Using Geogrid to Reinforce a Retaining Wall
The following provides guidance for installation a retaining wall when using blocks from Allen Block.
If your project involves stabilizing slopes or earth retention you will need to use geogrid. Geogrid is a synthetic, flexible mesh that is specifically made for these purposes. Geogrid comes in an array of materials, strengths, and sizes. They are made of plastic that is woven polyester or high tensile strength that is provided in rolls. It is available in both uniaxial and biaxial form. Biaxial geogrid is most commonly used in projects where the retaining wall is under 10 feet. Biaxial geogrid can be rolled both in the direction of the wall or away from the wall and will still remain strength where uniaxial can only be rolled out in one direction for it's reinforcement properties to stay intact.
First, you should use the Soil Reinforcement Chart in order to determine the size of AB grid you will need and how many layers will be required for your retaining wall.
How Does Geogrid Work?
You will want to perform a few tests, to begin with. Take two cylinders, one that has compacted material and the second that has compacted material along with mesh that represents geogrid. Take both cylinders and apply vertical force to see how the soil reacts.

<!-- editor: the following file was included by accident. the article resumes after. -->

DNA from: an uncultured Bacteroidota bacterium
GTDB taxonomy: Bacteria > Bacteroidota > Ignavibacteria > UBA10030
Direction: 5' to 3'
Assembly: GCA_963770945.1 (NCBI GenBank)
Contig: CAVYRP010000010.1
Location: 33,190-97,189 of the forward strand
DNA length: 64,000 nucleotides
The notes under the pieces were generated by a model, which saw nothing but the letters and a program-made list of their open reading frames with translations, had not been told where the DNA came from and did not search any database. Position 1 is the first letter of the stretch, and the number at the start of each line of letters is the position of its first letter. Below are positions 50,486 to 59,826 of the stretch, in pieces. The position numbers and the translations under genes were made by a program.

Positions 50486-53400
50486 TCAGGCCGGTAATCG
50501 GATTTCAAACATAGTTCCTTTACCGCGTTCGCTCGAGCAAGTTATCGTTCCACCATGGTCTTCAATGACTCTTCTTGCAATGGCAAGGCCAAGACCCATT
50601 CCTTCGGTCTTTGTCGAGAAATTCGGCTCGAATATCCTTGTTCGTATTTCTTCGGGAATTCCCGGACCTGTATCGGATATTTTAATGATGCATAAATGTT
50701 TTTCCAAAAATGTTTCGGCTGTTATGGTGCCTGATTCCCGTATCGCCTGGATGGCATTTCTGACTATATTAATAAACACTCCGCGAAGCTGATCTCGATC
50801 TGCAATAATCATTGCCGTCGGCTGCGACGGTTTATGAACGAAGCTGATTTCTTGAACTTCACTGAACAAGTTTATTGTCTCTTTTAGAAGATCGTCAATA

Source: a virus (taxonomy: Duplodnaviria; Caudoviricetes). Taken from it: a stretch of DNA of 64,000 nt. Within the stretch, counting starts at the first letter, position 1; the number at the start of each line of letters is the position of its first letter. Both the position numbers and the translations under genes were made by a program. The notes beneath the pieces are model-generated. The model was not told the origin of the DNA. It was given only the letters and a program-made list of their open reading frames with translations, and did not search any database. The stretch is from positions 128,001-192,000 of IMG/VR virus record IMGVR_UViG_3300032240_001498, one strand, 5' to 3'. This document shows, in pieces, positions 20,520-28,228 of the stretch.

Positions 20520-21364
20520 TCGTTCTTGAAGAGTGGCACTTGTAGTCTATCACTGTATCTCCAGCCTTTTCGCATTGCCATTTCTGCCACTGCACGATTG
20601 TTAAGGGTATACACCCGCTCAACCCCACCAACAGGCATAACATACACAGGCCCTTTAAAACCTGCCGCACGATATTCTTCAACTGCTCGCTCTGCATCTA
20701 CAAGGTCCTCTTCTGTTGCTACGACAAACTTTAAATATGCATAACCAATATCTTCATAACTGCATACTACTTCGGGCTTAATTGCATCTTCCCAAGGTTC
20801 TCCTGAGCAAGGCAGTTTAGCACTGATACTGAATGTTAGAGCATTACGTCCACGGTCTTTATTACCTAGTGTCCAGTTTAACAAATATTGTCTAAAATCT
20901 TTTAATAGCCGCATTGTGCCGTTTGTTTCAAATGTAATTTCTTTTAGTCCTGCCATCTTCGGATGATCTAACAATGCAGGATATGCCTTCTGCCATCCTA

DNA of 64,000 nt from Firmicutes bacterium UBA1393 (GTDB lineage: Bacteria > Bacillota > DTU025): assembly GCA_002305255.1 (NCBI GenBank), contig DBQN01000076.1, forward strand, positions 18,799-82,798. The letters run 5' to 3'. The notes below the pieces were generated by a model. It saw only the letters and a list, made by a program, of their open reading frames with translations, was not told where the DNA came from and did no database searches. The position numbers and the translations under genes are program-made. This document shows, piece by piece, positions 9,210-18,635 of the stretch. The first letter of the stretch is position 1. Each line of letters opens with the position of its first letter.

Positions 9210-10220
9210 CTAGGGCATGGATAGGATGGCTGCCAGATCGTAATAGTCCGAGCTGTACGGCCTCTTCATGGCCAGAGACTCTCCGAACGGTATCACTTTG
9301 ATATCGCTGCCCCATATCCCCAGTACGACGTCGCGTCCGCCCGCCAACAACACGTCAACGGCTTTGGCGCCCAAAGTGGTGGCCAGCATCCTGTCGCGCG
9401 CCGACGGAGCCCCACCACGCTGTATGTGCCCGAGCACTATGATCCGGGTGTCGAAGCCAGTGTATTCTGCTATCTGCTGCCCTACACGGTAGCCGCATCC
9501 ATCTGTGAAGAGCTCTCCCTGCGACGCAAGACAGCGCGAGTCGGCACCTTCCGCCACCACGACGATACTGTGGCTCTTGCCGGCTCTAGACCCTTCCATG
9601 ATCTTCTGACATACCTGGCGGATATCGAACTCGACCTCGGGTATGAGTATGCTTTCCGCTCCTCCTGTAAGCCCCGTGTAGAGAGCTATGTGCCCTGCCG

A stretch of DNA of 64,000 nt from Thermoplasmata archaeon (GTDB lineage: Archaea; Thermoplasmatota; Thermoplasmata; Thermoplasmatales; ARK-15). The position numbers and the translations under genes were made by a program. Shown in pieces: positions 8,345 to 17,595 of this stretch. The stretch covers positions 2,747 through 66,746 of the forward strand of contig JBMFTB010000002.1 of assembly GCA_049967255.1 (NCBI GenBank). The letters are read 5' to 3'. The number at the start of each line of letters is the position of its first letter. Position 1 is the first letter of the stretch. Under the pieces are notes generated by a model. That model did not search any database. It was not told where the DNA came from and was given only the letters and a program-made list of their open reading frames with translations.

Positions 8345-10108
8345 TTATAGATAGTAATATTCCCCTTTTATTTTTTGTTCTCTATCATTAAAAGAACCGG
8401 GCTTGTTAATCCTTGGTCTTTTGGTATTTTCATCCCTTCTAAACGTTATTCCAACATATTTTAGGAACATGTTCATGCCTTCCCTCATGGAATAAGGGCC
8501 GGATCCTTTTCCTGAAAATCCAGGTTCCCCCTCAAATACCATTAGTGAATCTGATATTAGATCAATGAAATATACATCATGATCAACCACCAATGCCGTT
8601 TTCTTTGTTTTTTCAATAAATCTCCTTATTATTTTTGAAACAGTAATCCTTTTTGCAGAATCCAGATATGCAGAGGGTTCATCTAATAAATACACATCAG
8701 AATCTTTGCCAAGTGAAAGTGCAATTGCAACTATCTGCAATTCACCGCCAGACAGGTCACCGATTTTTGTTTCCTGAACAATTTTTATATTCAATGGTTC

AB Aztec Or AB Europa Walls:
Once you have completed the foundation, start installing the first layer of Reinforcement Grid. Using either AB Aztec or AB Europa, place the edge of the geogrid up against the back of the raised front edge and roll it out along the wall. Place the edge of the geogrid in the middle of the facing unit for AB Fieldstone. You should always refer to your plans to know the exact location and size.
The next step, place the block in order for the seams to counterbalance from the blocks by at least 1/4 in length Observe the line of the retaining wall for alignment. You may adjust the blocks somewhat to form a straight line.
Take the back of the geogrid and pull on it in order to remove any slack and if required, stake it into place. Never compact or drive on the geogrid or you will damage it.
Compacting & Backfilling:
Install the wall rock in the block cores, 12 inches (300mm) behind the block. Use the approved on-site soils or infill to backfill behind the wall rock to the exact height of the block. Make sure the wall rock and soil, behind the wall, is properly compacted by using a plate compactor.
Compact in lifts of 8 inches (200mm) or less. Start on the blocks and work in the direction that is parallel to the block heading toward the back of the excavation area. Go over this with at least 2 passes with the plate compactor. The compaction should provide soil that is solid and free of any movement. Remove all excess material from the top surfaces of the blocks and ensure all surfaces are clean and smooth for the next step.
At this point, continue installing your next level of blocks using the same steps as just mentioned. Using your plan, install the geogrid on every procedure of the retaining wall. Going through all the steps, complete the wall to the desired height. The last step, fill behind the blocks with an organic soil in place or the approved on-site soil. This will prevent water from running behind the blocks and help in plantings above the retaining wall.
AB Fieldstone Walls:
First off, refer to the approved plans for placing geogrid. Cut sections of the geogrid to the specified lengths as mentioned in the approved plans. Always check the manufacturer's grid specs for strength, roll or machine direction.